After nearly 13 years as Secretary General, I will be retiring from SEAISI and this will be my last message for this Newsletter.
I officially assumed the post of Secretary General of SEAISI in January 2007, being the first from the ASEAN member countries to hold this position. Prior to that, all the Secretaries-General of SEAISI were seconded from the Supporting Member countries of SEAISI i.e. Australia, Japan, South Korea and Taiwan.
As I reflect over my years of service with SEAISI, I can’t help but feel grateful for the privilege of being part of the SEAISI family and being able to witness first-hand the tremendous growth and development of the ASEAN steel industry over the last decade or so.
From 2007 to 2018, apparent steel consumption in ASEAN-6 (Indonesia, Malaysia, Philippines, Singapore, Thailand and Vietnam) grew at a compound annual growth rate (CAGR) of 5.7%, from 43 million tonnes in 2007 to 80 million tonnes in 2018. Production of hot-rolled steel products also increased from 25.5 million tonnes to 42.8 million tonnes over the same period. To-date, ASEAN is one of the few regions in the world that is expected to see continued healthy steel consumption growth rates into the foreseeable future. It is also one of the biggest steel importing regions in the world.
The growth of the steel industry in the region did not come about without its challenges. One of them is the 2008 global financial crisis which led to a sharp drop in regional steel consumption of more than 9% year-on-year in 2009. However, steel demand in the region quickly recovered the following year and has been on the growth path ever since.
The biggest challenge to hit the steel industry in ASEAN and also the world came in 2014 and 2015. During that period, the global economy was going through a difficult phase as the markets tried to adjust to slower levels of growth in the Chinese economy, which saw China’s apparent steel consumption contracting by as much as 3.3% and 5.4% year-on-year in the two years respectively. As China was the single largest steel producing and steel consuming country in the world, the impact on the global iron and steel industry was profound.
Struggling with weak domestic demand, China’s steel producers turned to exports. As a result, China’s finished steel export to the world surged from 62.2 million tonnes in 2013 to 93.8 million tonnes in 2014 and reached a record high of 112.4 million tonnes in 2015.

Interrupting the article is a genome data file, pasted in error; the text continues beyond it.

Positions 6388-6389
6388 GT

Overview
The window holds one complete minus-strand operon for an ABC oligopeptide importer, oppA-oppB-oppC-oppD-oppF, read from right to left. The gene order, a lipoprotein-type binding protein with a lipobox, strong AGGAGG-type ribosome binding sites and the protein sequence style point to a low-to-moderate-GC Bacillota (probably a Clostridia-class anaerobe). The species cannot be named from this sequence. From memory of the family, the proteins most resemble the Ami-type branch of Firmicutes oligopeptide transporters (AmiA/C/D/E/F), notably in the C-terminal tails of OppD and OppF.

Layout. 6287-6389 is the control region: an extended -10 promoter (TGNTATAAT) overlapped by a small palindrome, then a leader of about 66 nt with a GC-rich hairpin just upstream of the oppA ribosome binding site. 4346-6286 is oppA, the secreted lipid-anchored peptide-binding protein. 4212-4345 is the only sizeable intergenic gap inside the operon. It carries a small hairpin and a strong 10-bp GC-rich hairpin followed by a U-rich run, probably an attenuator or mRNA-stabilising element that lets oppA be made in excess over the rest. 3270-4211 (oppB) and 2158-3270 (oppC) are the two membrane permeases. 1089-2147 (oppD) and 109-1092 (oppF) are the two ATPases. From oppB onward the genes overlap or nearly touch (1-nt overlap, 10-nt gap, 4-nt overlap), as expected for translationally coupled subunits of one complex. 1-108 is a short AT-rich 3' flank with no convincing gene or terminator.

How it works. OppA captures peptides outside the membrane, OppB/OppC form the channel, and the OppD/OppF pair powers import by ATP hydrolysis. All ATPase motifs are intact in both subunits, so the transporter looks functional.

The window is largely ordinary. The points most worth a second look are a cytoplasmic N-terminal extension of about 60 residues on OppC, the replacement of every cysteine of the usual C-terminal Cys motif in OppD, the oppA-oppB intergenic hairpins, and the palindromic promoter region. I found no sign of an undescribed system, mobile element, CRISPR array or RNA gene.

South East Asia, being in China’s backyard, had to bear the brunt of this surge in Chinese steel export. As a consequence, ASEAN absorbed almost one-third of the total Chinese steel export volume to the world. Even more damaging was the sharp drop in steel prices which fell to record lows in October 2015. The influx of low-priced steel products from China into ASEAN forced many steel companies in the region to curtail their production and many of them were in dire financial straits while a few even had to cease production altogether.
Thankfully, the global steel market started to recover in 2016, spurred by the rebound in domestic steel demand in China following the implementation of stimulus measures and supply side reform by the Chinese government. The steel market in ASEAN also gradually returned to normalcy, enabling the steel companies in the region to turnaround.
While the steel industry in ASEAN is in a better footing now, many developments in the region and around the world will continue to bring new challenges to the industry. The ongoing U.S.-China trade war, the uncertainties surrounding Brexit and the expected slowdown of global economic growth will all have impact on steel consumption growth.
Additionally, a recent development will have even bigger long-term impact on the steel industry in ASEAN and it is the surge in steel investment interests in the region, particularly from China. Chinese steel investments have been present in ASEAN for some time now but up until recently, they were confined mainly to the smaller players and the projects were relatively modest in scale. However, in the last two to three years, there has been a sudden surge of integrated mega steel projects (3-10 million tonnes capacities each) from China, with some of the biggest steel producers in the country such as HBIS Group, Baowu Steel Group and Jianlong Steel Holdings all entering the fray. So far, the Chinese steel companies have been focusing their investment interests mainly in the three ASEAN countries of Indonesia, Malaysia and Philippines.
It is estimated that if all the Chinese steel projects were to be implemented and come on stream, more than 50 million tonnes of new crude steel production capacity would be added in the region. This will certainly bring about significant changes in the iron and steel industry landscape in ASEAN.
Going forward, it is going to be an exciting and challenging time for the iron and steel industry in ASEAN. Thus, while I will no longer be in the thick of all the happenings in the steel industry in the region, I will still follow all the developments closely and I wish the industry well.
Now, it is time for me to finally say goodbye. I must mention that I have enjoyed my time with SEAISI and that it has been a great privilege for me to be associated and work with all the wonderful people in the steel fraternity, in the region and across the globe.
All my very best wishes to each and every one of you.
TAN AH YONG